The production of animation typically follows the following pattern. First, a preliminary story is decided on and a story board is developed which lays out the action scenes by sketching representative frames and writing down an explanation of what is taking place. This is used to review and critique the action. Then the detailed story is worked out which identifies the actions involved in more detail. Key frames are then identified and produced by master animators to aid in confirmation of character development and image quality. A test shot is a short sequence rendered in full color to further test the rendering and motion techniques. To completely check the motion, a pencil test may be shot which is a shot of full-motion but low quality images such as pencil sketches. Associate and assistant animators are responsible for producing the frames between the key; this is called in-betweening. Inking refers to the process of transferring the penciled frames to cels. Finally, coloring is applied to these cels.
Computer animation production has borrowed most of the ideas from conventional animation production including the use of a story board, test shots, and pencil testing. The use of key frames and in-betweening have also been adopted in certain computer animation systems.
Story boards have pretty much translated directly over to computer animation production although they may be kept on a computer. They still hold the same functional place in the animation process.
In computer animation there is usually a strict distinction between the creation of the models, the specification of their motion, and the rendering process which is applied to those models. In conventional animation, the model building, motion specification, and rendering are really all the same thing. In computer animation, speed-quality tradeoffs can be made in each of the three stages during the trial and error process that characterizes much of animation.
A test shot in computer animation is usually a high quality rendering of a highly detailed model to see a single frame of the final product. Pencil testing can be performed either by simplifying the sophistication of the models used, or by using low quality and/or low resolution renderings, or by using simple motion control algorithms. Place-holder cubes can be rendered in wire frame to present the gross motion of rigid bodies in space and to see spacial and temporal relationships among objects. This may also provide real-time calculation and playback of the animation. Similarly, high-quality rendering of low complexity models or low-quality renderings of highly detailed models, or some intermediate levels of both the model and the renderer can be used to give the animator clues to the finished product's quality without committing to the final computation. For example, a hardware z-buffer display can provide good turn-around time with decent quality images before going to a ray traced image. Solids of revolution objects lend themselves quite well to allowing for three, four or five levels of detail for a given model. Also, smooth shading, texture mapping, specular reflection and solid texturing can all be options presented to the animator for a given run. To simplify motion control, for example, simple interpolation between poses may be used instead of inverse dynamics.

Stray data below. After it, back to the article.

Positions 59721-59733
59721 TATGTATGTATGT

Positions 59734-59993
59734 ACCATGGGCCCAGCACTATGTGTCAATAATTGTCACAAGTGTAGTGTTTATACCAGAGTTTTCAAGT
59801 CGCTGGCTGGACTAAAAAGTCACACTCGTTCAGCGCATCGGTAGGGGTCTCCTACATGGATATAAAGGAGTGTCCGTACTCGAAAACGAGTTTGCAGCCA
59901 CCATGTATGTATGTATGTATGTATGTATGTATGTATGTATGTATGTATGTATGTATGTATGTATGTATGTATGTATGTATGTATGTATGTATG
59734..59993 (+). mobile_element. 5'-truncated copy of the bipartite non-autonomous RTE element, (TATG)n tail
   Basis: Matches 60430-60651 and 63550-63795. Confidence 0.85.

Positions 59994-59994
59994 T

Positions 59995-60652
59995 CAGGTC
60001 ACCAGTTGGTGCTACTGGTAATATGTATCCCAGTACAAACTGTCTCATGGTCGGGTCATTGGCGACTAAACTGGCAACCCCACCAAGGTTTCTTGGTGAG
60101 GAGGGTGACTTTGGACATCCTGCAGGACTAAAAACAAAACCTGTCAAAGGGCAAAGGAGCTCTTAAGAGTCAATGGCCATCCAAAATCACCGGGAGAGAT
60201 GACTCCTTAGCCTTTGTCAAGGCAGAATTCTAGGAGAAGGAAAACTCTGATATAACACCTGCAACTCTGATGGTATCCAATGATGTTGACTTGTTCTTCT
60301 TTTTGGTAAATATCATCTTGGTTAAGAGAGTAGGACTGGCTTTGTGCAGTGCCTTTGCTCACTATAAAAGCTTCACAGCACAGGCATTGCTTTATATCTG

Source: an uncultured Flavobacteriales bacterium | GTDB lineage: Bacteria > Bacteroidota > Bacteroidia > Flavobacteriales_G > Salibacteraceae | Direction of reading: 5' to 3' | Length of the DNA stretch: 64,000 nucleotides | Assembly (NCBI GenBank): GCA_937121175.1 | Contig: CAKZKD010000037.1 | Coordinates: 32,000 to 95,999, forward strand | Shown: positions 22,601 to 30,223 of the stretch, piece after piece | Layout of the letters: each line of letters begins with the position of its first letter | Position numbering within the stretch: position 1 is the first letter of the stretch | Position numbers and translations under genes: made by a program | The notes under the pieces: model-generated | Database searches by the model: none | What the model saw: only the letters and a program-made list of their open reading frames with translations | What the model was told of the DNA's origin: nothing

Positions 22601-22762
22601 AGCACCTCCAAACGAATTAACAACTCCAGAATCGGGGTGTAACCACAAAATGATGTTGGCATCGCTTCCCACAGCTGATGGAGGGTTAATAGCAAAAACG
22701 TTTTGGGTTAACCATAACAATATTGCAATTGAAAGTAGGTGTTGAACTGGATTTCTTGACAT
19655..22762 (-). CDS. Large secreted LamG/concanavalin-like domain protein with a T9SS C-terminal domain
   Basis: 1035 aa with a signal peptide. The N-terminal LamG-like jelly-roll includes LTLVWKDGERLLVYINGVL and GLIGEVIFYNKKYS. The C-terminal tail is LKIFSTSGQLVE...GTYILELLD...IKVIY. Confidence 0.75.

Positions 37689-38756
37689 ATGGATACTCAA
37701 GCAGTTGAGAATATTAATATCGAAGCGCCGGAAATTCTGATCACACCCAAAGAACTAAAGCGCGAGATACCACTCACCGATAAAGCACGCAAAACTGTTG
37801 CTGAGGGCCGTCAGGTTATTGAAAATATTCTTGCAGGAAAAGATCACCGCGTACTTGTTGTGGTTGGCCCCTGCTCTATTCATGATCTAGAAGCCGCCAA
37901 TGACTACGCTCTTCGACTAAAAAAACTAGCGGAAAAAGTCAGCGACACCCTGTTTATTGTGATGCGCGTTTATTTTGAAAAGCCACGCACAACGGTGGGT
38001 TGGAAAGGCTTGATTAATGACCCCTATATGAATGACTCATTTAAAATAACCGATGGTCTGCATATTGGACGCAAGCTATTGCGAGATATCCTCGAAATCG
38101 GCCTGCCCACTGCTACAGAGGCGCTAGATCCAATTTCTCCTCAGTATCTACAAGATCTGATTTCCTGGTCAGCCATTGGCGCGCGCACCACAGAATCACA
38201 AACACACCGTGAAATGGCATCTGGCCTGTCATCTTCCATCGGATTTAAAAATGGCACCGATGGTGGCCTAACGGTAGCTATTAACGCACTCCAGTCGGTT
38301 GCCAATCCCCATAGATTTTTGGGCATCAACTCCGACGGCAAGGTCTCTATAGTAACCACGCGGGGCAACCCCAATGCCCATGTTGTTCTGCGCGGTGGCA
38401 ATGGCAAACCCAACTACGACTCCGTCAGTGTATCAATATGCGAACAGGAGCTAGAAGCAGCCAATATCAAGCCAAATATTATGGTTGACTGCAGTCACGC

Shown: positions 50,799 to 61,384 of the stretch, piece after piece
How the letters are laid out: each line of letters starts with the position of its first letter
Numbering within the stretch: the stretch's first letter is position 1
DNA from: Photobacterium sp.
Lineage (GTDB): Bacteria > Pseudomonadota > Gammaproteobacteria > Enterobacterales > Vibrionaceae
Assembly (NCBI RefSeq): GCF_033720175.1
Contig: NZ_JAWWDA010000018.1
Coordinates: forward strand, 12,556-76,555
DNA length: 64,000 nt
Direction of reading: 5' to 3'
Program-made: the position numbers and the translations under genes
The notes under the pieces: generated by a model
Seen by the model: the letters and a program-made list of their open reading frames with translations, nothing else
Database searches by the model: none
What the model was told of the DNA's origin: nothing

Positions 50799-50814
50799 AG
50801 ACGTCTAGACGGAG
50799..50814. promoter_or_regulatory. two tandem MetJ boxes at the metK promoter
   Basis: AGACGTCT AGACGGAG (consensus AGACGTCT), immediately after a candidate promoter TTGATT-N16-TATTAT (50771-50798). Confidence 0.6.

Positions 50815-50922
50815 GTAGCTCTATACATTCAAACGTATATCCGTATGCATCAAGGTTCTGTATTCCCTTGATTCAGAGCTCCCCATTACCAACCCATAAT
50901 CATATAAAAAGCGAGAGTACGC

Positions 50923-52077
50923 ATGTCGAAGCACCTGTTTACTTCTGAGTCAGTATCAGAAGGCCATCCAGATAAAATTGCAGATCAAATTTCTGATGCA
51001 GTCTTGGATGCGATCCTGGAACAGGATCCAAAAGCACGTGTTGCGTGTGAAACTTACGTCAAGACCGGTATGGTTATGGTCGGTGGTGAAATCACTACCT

When choreographing action in an animation or other production, the precise specification of time and temporal relationships is important. In everyday life, time is usually considered to be a continuous axis. In animation, however, because of the ultimate breakdown into frames, the time axis is discrete. It is important to keep this in mind when discussing temporal relationships of events in the animation production.
Because of the discrete nature of frames, there may be some ambiguity when saying, for example, a span ends exactly when another span begins. In the discrete world, we will take that to mean that a span ends on the frame before the frame that the other span begins on. Two time spans can have thirteen different types of relationships (ignoring spans of zero length):